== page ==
The Airline Operators of Nigeria have raised concerns about the escalating cost of operations as aviation fuel prices surpassing N1300,
The disclosure was made in a statement on Friday by the Spokesman of Airline Operators of Nigeria, Obiora Okonkwo.
To prevent the collapse of numerous airlines, Okonkwo highlighted the crucial necessity for immediate government intervention in the statement.
The airlines have stated that the disruption in operational planning and stability within the aviation sector is due to the fluctuation in forex rates and the soaring cost of aviation fuel at N1,300 per litre.
Highlighting the unforeseen increase in aviation fuel prices from N700 per litre and the rise in the exchange rate to N1400/$1, Okonkwo explained the notable losses incurred by airlines.
The airlines' loss in the revenue stream is being further impacted as passengers who purchased tickets well in advance under previous rates are now being airlifted at the current higher costs, according to his claim.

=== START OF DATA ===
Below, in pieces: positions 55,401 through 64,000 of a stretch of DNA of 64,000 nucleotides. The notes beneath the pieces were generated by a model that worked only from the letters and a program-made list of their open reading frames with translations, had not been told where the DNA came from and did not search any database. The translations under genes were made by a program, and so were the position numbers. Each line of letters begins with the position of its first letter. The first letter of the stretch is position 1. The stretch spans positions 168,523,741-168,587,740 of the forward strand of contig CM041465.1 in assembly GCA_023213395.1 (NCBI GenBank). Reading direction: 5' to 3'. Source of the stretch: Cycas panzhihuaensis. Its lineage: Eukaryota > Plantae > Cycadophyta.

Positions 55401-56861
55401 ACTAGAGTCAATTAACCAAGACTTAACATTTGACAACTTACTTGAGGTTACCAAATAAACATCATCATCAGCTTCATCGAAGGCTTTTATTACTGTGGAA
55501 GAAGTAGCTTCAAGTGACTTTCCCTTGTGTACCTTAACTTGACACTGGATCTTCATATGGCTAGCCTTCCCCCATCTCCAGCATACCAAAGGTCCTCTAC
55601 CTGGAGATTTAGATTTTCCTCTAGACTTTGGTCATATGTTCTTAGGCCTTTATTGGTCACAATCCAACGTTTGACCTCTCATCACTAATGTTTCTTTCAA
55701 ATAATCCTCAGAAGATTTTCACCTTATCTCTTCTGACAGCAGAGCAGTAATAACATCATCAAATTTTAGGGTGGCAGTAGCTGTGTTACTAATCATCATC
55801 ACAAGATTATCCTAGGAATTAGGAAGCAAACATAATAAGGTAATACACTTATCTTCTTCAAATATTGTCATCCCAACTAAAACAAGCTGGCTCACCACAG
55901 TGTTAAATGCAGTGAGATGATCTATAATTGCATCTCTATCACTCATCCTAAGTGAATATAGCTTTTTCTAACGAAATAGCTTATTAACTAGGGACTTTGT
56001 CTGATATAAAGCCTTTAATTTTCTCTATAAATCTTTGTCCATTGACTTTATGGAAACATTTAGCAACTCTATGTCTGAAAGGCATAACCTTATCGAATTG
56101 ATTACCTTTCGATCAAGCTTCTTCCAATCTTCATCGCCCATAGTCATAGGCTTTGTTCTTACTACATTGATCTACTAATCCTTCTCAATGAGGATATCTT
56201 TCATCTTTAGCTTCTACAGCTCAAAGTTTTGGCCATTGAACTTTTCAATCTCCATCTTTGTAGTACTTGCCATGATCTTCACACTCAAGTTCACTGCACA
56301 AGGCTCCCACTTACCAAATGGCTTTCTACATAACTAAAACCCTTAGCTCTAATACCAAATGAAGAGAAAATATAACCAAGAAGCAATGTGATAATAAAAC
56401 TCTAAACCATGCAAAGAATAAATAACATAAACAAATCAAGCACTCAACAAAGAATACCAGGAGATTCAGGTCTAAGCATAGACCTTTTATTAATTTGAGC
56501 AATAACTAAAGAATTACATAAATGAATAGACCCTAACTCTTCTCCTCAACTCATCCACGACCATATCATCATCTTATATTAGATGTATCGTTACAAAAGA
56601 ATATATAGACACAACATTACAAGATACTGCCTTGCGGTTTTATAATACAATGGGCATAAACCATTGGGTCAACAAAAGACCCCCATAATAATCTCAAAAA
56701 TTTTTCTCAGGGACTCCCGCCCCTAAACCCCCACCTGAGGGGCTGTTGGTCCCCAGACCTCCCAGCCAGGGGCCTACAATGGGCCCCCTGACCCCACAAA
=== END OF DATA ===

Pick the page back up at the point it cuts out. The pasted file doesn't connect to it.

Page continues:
“We are making losses on factors that are beyond our control. We are not only faced with the problem of scarcity of dollars; even the aviation ecosystem is feeling the heat. Handling companies have increased the cost of their services, airports have increased their charges and those that service the aircraft have also increased the cost of their services. The monies for these payments are coming from the passengers who are already exhausted financially,” he said.
Also noted by Okonkwo, a decline in the number of essential passengers traveling during both peak and off-peak seasons is being experienced by numerous businesses in Nigeria, resulting in low returns. Due to the current low season, the airlines are finding it challenging to maintain adequate load factors to support their operations, as there are fewer travelers for tourism and social engagements.
He also added that due to country risk, aircraft owners have become skeptical, making it impossible to bring in more aircraft. Even if a Nigerian airline meets its terms and all the standard criteria, the aircraft owners still consider country risk as the most important factor. Country risk takes precedence over everything else, and lessors have their own set of obligations.